Moreover, only precariousness emerged as a risk factor for a non-compliant care pathway. This is similar to an adult population for whom it is known that precariousness constitutes a risk of disruption in the care pathway.19–21
While few studies have described the care pathway for newborns, many authors have focused on newborns attending a PED. In our study, the PED visit was unnecessary in 43% of the cases that is close to the prevalence found in the literature (45.3%–52.4%).6–8
‘Excessive worry’ was retained as the main reason for 20.5% of consultations. In addition, about half (44.6%) of the consultations ended with simple childcare advice without any medical prescription. This supports the notion that parental education can help prevent unnecessary visits to the ED.22–24
Our results are aligned with those from a study by Flanagan and Stewart2 regarding visits during on-call care hours in that consultation during working days is associated with an increased risk of hospitalisation. Claudet et al14 also reported that a low-severity reason for consultation was a risk factor for consulting at night. Unlike other studies we did not find that risk factors (such as a mother aged under 25 years and a newborn under 15 days), or protective factors (such as preterm birth),6–8 were significant.
Several limitations to our study deserve to be mentioned. To eliminate the bias influenced by our local healthcare network and consequently render our results more generalisable to other settings in France, it would have been interesting to compare our data with several French cities. In addition, a study carried out on all newborns, rather than those consulting at a PED, would provide a more comprehensive view of the care process. Furthermore, the absence of a control group in our study does not allow us to compare the care pathway set up by paediatricians (or general practitioners with an expertise in newborn follow-up). During our study period, the newborns attending the PED only represented 12% of all births registered in Nice and its surroundings.
However, standardised questionnaires completed by trained interviewers enabled optimal and comprehensive data collection. The response rate was acceptable (88.9%) and the data was not interpreted until all the questionnaires were completed, thus avoiding bias.
In our study, while we used intervention as proof that the visit to the PED was justified, this alone is not sufficient to distinguish between a justified and non-justified visit as physicians may undertake unnecessary workups to alleviate parental anxiety, for example.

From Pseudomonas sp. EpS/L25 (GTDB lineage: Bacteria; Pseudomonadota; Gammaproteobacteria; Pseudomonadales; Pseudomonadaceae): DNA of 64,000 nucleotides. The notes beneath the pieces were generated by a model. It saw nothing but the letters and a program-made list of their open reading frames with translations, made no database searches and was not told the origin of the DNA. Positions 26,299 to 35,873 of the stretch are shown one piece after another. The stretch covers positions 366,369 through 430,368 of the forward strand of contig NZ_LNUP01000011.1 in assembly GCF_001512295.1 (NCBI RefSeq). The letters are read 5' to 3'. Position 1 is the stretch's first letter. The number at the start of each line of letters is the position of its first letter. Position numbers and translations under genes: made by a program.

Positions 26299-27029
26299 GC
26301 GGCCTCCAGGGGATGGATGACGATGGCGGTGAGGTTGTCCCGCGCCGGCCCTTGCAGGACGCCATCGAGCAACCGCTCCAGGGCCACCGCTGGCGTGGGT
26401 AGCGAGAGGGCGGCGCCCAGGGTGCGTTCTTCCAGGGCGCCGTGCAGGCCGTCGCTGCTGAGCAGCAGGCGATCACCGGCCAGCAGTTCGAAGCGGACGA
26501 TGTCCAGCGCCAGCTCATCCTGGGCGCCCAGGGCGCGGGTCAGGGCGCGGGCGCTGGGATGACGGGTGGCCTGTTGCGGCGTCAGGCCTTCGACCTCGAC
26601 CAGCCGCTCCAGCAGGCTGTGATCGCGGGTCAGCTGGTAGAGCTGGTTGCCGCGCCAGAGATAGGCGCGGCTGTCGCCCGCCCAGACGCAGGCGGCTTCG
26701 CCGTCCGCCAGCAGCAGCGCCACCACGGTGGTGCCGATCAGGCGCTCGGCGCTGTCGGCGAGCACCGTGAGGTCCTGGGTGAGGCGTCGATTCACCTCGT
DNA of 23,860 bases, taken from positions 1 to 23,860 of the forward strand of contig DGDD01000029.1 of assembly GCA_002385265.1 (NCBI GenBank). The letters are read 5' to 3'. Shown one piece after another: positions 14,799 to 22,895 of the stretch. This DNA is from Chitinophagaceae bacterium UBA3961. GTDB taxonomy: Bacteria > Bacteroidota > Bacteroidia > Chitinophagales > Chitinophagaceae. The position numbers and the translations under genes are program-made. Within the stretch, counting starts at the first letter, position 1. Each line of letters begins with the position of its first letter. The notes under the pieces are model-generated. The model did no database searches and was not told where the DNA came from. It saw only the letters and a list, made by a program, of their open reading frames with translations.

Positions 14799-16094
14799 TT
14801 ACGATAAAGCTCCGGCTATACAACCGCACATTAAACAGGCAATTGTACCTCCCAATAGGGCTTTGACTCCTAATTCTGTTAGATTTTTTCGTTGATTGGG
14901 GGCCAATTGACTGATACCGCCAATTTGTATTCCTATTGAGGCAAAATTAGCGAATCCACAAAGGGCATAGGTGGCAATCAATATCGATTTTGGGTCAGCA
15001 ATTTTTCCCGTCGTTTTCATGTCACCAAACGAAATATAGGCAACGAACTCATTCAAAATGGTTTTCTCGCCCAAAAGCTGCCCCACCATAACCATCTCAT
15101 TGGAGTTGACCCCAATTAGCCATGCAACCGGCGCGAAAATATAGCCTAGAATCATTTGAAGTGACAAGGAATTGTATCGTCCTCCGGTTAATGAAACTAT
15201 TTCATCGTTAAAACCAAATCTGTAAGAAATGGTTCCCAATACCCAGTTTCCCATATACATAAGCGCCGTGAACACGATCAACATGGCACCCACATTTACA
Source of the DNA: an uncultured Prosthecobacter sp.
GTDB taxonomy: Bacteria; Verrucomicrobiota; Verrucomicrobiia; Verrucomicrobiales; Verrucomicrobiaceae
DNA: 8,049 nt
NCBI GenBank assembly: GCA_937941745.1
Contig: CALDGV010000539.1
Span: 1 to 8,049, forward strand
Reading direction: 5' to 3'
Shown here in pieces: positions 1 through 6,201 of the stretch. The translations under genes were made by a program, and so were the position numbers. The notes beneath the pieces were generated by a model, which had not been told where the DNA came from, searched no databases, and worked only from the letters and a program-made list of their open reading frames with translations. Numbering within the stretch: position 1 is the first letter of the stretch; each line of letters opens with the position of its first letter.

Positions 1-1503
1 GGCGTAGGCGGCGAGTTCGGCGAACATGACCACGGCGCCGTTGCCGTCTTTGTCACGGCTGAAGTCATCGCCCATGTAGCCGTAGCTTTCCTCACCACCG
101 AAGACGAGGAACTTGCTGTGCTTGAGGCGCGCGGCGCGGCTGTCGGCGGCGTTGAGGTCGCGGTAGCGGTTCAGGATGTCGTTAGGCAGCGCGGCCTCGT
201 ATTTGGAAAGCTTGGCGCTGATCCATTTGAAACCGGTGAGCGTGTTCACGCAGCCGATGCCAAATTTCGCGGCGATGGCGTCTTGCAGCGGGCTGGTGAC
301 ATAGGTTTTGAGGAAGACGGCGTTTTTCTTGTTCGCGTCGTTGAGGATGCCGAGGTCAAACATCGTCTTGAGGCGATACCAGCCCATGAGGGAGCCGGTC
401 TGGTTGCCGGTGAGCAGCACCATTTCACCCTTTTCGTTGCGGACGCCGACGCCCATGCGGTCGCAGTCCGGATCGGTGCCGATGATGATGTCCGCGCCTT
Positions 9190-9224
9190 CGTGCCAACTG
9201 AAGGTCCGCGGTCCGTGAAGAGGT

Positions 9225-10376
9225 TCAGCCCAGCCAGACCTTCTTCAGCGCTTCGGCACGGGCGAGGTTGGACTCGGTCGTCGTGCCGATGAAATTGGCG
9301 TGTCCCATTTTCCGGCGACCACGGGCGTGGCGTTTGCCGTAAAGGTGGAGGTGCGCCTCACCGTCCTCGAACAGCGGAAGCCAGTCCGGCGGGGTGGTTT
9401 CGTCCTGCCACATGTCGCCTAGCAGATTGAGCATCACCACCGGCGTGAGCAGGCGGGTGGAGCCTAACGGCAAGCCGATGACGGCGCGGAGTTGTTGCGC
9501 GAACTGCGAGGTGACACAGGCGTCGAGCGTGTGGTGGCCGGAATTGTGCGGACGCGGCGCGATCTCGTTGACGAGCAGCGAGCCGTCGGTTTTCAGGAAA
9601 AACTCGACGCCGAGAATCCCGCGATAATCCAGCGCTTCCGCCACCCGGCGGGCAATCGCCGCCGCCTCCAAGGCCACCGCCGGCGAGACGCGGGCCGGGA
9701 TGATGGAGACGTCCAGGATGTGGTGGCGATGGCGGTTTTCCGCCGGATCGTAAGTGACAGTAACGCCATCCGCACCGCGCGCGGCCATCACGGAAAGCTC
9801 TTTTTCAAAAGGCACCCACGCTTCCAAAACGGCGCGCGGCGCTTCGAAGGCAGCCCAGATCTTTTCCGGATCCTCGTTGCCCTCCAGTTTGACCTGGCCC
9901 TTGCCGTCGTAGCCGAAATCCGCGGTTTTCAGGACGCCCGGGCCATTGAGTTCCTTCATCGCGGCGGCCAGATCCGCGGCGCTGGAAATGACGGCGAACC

Finally, 149 children (29.2%) potentially meeting the inclusion criteria were not included probably due to the workload and the organisation of medical and paramedical teams. However, according to our records, their profiles did not differ from those who were included in terms of gender, age, resource utilisation.
The newborn care pathway recommended by the HAS in 2014 seems to be difficult to apply. However, postbirth follow-up may lead to decrease unnecessary ED visits. A medical consultation with a paediatrician between 6 and 10 days is an essential element in the care pathway. Several areas for improvement could be proposed: the monitoring of the newborn should be anticipated and discussed with the parents before giving birth (prenatal consultations, childbirth preparation meetings), a hospital consultation could be offered for particular situations (social difficulties) and finally the follow-up consultation between 6 and 10 days of age, if not performed by a doctor, could be provided by a midwife.
Data availability statement
Data are available on reasonable request.
Patient consent for publication
This study and was approved by Clinical Research Ethics Committee of the University Hospital Centre of Nice No 16-HPNCL-04.
Contributors AT was responsible for protocol development, analyses, writing of the paper and the main author of the paper. A-LH was responsible for protocol development and supervised the analyses, writing of the paper. MI supervised the protocol development, data collection, writing of the paper, conducted the interviews. PV assisted in analyses, supervised the writing of the paper and had a main contribution to the editing of the paper. A-MM was responsible for protocol development and supervised the writing of the paper. HH supervised the protocol development, writing of the paper. DD was responsible for the data collection, supervised the protocol development and conducted the interviews. EF supervised the writing of the paper. CP supervised the protocol development, analyses and writing of the paper. SG supervised the protocol development, analyses and writing of the paper.
Funding The authors have not declared a specific grant for this research from any funding agency in the public, commercial or not-for-profit sectors.
Competing interests None declared.
Provenance and peer review Not commissioned; externally peer reviewed.